[show abstract][hide abstract] ABSTRACT: Epstein-Barr Virus (EBV) is an oncogenic γ-herpesvirus that capably establishes both latent and lytic modes of infection in host cells and causes malignant diseases in humans. Nuclear antigen 2 (EBNA2)-mediated transcription of both cellular and viral genes is essential for the establishment and maintenance of the EBV latency program in B lymphocytes. Here, we employed a protein affinity pull-down and LC-MS/MS analysis to identify nucleophosmin (NPM1) as one of the cellular proteins bound to EBNA2. Additionally, the specific domains that are responsible for protein-protein interactions were characterized as EBNA2 residues 300 to 360 and the oligomerization domain (OD) of NPM1. As in c-MYC, dramatic NPM1 expression was induced in EBV positively infected B cells after three days of viral infection, and both EBNA2 and EBNALP were implicated in the transactivation of the NPM1 promoter. Depletion of NPM1 with the lentivirus-expressed short-hairpin RNAs (shRNAs) effectively abrogated EBNA2-dependent transcription and transformation outgrowth of lymphoblastoid cells. Notably, the ATP-bound state of NPM1 was required to induce assembly of a protein complex containing EBNA2, RBP-Jκ, and NPM1 by stabilizing the interaction of EBNA2 with RBP-Jκ. In a NPM1-knockdown cell line, we demonstrated that an EBNA2-mediated transcription defect was fully restored by the ectopic expression of NPM1. Our findings highlight the essential role of NPM1 in chaperoning EBNA2 onto the latency-associated membrane protein 1 (LMP1) promoters, which is coordinated with the subsequent activation of transcriptional cascades through RBP-Jκ during EBV infection. These data advance our understanding of EBV pathology and further imply that NPM1 can be exploited as a therapeutic target for EBV-associated diseases.
[show abstract][hide abstract] ABSTRACT: Latent Epstein-Barr virus (EBV) infection is associated with human B cell lymphomas and certain carcinomas. EBV episome persistence, replication, and gene expression are dependent on EBV-encoded nuclear antigen 1 (EBNA1)'s DNA binding domain (DBD)/dimerization domain (DD)-mediated sequence-specific DNA binding activity. Homodimerization of EBNA1 is essential for EBNA1 DNA binding and transactivation. In this study, we characterized a novel small molecule EBNA1 inhibitor EiK1, screened from the previous high throughput screening (HTS). The EiK1 compound specifically inhibited the EBNA1-dependent, OriP-enhanced transcription, but not EBNA1-independent transcription. A Surface Plasmon Resonance Biacore assay revealed that EiK1 associates with EBNA1 amino acid 459-607 DBD/DD. Consistent with the SPR data, in vitro gel shift assays showed that EiK1 suppressed the activity of EBNA1 binding to the cognate familial repeats (FR) sequence, but not control RBP-Jκ binding to the Jκ site. Subsequently, a cross-linker-mediated in vitro multimerization assay and EBNA1 homodimerization-dependent yeast two-hybrid assay showed that EiK1 significantly inhibited EBNA1 dimerization. In an attempt to identify more highly specific peptide inhibitors, small peptides encompassing the EBNA1 DBD/DD were screened for inhibition of EBNA1 DBD-mediated DNA binding function. The small peptide P85, covering EBNA1 a.a. 560-574, significantly blocked EBNA1 DNA binding activity in vitro, prevented dimerization in vitro and in vivo, associated with EBNA1 in vitro, and repressed EBNA1-dependent transcription in vivo. Collectively, this study describes two novel inhibitors of EBNA1 dimerization. This study demonstrates that EBNA1 homodimerization can be effectively targeted by a small molecule or peptide.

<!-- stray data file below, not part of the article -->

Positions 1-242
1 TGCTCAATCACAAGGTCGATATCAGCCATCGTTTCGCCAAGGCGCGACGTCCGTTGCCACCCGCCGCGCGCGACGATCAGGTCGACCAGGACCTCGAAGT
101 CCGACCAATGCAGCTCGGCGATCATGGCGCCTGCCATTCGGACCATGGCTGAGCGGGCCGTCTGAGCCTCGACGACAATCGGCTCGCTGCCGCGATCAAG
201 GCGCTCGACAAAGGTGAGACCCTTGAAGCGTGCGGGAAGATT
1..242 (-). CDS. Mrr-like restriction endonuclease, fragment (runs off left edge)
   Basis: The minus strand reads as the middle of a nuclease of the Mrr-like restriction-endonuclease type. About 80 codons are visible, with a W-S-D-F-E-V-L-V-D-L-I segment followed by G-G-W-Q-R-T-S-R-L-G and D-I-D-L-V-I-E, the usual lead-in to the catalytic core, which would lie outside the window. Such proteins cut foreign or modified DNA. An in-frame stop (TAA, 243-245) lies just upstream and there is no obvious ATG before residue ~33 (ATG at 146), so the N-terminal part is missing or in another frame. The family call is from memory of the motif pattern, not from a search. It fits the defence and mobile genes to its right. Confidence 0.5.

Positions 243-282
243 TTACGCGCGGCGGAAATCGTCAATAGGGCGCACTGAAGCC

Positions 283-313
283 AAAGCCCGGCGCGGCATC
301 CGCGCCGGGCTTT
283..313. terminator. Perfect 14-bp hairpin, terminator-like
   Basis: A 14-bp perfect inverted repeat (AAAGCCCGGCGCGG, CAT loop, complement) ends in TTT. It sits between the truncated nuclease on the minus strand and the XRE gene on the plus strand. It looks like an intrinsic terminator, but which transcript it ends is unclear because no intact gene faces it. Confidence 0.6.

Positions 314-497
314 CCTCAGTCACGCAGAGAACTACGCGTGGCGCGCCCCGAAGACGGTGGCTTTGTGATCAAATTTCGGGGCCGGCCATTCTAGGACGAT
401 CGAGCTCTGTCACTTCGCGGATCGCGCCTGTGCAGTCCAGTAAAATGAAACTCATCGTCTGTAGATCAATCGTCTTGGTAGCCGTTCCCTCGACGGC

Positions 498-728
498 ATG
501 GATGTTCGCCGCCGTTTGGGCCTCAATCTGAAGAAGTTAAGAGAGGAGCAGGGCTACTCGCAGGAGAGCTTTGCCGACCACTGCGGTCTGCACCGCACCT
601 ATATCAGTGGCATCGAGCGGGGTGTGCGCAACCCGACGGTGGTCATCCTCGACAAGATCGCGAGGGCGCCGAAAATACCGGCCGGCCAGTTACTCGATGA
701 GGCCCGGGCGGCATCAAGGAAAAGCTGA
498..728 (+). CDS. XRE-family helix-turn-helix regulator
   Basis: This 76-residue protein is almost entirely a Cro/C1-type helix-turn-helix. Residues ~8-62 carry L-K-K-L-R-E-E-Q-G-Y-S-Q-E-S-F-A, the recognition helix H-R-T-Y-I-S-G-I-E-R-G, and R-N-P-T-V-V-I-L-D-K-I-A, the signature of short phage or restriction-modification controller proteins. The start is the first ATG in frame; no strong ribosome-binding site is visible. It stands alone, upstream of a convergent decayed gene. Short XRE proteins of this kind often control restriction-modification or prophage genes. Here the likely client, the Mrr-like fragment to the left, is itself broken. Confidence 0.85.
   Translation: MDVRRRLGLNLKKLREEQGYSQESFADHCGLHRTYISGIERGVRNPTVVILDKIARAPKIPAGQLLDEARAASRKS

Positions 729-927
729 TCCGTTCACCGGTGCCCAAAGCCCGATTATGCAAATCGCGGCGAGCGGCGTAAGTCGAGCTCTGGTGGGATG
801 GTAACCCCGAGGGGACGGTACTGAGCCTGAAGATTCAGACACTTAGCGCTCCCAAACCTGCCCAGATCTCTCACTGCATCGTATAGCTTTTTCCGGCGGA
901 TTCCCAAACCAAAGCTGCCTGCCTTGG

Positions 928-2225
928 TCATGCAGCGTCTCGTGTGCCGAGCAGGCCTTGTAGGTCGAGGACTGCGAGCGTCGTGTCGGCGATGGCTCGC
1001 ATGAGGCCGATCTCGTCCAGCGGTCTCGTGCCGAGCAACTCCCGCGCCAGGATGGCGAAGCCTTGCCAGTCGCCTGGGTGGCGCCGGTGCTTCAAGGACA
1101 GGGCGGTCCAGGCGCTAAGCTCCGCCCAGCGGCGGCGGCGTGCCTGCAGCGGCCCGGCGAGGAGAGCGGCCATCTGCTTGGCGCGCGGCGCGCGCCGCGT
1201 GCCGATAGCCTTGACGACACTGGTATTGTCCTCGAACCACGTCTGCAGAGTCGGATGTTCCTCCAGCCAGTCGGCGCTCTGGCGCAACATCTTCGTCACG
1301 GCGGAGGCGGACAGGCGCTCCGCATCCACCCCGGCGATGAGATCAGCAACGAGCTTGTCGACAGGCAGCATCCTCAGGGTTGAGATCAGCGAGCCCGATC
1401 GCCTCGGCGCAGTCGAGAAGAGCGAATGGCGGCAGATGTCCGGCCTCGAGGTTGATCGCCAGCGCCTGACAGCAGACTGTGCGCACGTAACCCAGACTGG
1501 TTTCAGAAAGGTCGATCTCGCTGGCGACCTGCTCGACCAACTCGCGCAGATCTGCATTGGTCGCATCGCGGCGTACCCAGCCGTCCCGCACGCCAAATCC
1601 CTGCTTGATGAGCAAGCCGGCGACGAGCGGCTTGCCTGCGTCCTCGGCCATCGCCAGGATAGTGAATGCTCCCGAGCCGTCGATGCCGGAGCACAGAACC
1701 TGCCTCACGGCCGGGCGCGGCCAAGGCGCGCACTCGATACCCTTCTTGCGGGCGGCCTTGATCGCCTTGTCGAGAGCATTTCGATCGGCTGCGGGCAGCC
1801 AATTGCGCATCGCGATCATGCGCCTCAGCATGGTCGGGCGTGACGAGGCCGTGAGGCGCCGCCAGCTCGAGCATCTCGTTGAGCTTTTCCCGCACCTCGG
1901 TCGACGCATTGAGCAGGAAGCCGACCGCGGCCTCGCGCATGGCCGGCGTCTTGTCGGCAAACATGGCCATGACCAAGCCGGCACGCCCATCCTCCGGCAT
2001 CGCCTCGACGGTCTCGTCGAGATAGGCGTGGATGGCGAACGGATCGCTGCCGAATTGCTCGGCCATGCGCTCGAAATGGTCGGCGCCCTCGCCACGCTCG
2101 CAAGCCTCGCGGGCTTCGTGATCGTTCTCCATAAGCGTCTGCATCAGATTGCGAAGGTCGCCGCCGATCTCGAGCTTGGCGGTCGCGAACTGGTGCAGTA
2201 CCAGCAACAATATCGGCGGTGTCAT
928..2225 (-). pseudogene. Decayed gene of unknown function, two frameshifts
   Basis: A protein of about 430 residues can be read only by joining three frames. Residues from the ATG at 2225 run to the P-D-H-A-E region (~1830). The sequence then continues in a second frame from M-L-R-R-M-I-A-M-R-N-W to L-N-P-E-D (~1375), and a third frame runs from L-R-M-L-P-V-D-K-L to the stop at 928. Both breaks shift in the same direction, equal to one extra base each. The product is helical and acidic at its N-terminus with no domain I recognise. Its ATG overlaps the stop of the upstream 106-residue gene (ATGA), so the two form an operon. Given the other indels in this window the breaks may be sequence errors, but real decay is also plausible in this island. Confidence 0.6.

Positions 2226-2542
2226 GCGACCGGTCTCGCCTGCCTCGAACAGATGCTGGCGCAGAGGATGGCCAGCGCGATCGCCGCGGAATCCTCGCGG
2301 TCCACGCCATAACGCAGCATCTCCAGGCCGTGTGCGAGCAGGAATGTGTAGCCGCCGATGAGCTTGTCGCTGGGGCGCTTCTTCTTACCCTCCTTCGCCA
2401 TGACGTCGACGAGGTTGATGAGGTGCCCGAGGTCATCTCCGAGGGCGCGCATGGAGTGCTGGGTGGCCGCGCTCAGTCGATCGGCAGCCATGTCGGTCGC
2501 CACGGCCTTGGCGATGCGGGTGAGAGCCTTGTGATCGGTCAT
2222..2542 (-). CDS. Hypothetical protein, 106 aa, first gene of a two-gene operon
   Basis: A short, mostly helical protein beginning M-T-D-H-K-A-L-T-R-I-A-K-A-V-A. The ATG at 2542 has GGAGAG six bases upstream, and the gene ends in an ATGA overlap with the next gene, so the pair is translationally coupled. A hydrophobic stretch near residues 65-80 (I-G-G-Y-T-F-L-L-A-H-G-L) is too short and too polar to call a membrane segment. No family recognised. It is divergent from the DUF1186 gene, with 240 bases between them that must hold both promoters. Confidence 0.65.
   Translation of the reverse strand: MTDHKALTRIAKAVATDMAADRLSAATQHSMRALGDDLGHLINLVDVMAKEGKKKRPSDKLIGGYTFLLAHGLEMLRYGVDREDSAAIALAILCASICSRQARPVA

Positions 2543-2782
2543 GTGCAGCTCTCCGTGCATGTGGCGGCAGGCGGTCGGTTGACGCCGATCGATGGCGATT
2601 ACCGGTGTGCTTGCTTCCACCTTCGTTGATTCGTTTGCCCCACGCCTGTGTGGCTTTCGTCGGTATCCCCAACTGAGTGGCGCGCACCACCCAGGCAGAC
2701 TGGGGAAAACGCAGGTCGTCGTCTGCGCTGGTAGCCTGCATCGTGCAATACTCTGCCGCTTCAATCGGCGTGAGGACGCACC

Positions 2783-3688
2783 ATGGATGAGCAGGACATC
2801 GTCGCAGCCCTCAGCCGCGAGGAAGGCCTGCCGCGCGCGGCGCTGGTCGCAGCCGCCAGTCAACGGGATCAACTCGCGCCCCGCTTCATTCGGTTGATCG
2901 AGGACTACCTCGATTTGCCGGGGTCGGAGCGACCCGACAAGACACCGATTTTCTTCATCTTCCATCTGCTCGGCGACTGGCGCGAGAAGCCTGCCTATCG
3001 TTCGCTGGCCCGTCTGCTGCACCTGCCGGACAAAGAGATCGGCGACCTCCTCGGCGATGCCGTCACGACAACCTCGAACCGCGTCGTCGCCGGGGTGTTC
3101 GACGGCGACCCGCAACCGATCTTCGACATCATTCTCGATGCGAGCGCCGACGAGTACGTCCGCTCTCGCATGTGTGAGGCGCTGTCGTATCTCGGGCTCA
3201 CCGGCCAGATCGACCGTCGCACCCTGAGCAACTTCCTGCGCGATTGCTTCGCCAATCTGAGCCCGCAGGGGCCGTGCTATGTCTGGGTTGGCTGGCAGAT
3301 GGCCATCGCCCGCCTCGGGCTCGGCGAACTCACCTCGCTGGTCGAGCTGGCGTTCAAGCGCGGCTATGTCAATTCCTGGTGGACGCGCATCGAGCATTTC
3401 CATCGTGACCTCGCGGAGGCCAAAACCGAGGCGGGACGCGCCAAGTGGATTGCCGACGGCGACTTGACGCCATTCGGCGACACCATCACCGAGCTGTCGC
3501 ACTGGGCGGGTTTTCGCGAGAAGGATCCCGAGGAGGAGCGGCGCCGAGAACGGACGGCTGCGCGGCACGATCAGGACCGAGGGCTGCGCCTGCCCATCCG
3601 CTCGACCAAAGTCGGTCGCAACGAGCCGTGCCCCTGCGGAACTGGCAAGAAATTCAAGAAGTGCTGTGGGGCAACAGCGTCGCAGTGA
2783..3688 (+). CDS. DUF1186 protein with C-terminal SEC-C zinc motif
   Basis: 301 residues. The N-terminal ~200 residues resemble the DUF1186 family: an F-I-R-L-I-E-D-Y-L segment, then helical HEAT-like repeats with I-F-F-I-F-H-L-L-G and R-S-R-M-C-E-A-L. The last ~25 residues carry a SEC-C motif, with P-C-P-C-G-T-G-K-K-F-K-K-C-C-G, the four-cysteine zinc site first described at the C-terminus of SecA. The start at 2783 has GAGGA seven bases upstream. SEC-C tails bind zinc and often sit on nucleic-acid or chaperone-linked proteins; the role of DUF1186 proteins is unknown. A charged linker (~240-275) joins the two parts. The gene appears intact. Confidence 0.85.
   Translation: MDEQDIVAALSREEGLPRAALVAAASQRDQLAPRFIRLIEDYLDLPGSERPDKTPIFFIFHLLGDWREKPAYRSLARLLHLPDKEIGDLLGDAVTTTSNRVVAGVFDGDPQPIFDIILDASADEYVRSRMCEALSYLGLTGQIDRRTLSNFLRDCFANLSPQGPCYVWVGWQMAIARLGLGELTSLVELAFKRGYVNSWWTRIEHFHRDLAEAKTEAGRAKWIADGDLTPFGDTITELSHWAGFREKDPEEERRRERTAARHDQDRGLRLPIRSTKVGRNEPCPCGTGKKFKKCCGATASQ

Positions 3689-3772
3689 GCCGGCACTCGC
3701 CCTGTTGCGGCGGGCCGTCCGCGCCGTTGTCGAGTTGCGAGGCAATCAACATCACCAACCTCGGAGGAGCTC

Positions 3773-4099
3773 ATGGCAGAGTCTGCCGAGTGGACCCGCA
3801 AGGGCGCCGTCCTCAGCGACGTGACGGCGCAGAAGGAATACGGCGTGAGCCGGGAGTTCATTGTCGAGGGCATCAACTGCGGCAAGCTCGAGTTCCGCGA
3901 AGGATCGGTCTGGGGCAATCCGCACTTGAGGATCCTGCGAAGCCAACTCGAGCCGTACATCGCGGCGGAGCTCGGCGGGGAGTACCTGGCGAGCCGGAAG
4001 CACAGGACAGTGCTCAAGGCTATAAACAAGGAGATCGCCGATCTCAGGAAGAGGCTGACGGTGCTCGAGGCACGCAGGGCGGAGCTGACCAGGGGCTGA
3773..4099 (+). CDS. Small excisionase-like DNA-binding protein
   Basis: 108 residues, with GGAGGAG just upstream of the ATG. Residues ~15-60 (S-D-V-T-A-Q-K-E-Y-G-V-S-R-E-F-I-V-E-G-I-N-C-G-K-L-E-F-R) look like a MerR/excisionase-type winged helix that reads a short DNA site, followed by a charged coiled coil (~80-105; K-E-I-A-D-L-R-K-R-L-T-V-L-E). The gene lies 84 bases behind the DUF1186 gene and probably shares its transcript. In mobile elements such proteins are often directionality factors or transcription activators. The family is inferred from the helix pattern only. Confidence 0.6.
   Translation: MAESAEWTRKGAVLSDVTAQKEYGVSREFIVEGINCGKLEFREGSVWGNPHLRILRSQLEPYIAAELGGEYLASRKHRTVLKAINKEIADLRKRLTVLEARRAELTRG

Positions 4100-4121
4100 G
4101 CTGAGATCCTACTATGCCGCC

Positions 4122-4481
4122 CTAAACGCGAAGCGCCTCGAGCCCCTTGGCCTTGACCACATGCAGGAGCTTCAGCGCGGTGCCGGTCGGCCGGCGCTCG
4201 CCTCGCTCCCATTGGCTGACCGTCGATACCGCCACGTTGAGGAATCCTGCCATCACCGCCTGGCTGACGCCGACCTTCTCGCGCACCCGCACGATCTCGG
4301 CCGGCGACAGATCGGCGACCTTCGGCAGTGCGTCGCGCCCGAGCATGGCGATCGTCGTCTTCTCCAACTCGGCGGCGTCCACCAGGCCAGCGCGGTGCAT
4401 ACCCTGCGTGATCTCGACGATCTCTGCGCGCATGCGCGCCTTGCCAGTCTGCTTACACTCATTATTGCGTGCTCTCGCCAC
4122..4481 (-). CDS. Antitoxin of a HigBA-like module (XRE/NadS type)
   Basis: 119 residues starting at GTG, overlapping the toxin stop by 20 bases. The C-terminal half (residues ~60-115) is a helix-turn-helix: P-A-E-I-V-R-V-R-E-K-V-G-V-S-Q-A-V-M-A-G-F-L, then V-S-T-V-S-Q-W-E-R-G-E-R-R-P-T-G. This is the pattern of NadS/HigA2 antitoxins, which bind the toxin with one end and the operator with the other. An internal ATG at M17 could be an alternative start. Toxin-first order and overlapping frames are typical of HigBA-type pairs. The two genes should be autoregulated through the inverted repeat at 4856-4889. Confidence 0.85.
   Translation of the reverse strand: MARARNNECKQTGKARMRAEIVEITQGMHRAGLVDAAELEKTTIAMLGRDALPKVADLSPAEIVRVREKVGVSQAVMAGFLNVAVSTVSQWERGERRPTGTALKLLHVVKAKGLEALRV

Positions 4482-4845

Biochemical and Biophysical Research Communications 06/2012; 424(2):251-6. · 2.41 Impact Factor
[show abstract][hide abstract] ABSTRACT: Downregulation of the CD99 antigen on the surface of Hodgkin's lymphoma (HL) cells via EBV LMP1-mediated NF-κB suppression of Sp1 transcriptional activity is known to be associated with the appearance of pathogenic Reed-Sternberg cells. Here, we show that in addition, EBV LMP1 heterologous NF-κB activators such as CD30 and CD40 repress the CD99 promoter, which contains multiple Sp1-binding sites but no NF-κB binding sites. In addition, NF-κB-inducing kinase (NIK) repressed the CD99 promoter while NIK kinase mutants and JNK inhibitory protein failed to do so. Of the NF-κB subunits, NF-κB2 (p52) alone or in combination with other Rel subunits consistently inhibited the CD99, while NF-κB1 (p50) showed a marginal repressive effect. Furthermore, while transfection of LMP1 repressed the CD99 promoter in wild-type or NF-κB1 deficient MEFs, the same repression was not observed in NF-κB2 (p52)-deficient MEFs, indicating that NF-κB2 (p52) is required for LMP1-mediated repression of the CD99 promoter. Consistently, basal activity of the CD99 promoter was significantly higher in IKKα(-/-) and IKKβ(-/-) MEFs, but not in IKKΓ(-/-) MEFs compared to the wild-type control MEFs. Sp1-binding sites were directly used in the repression, because a synthetic Sp1 reporter with 10 Sp1-binding sites from the CD99 promoter was repressed by LMP1 or p52 transfection. These data indicate that LMP1-mediated NF-κB2 exhibits the major inhibitory role in the transcription at the CD99 promoter.
Molecules and Cells 10/2011; 32(6):555-60. · 2.21 Impact Factor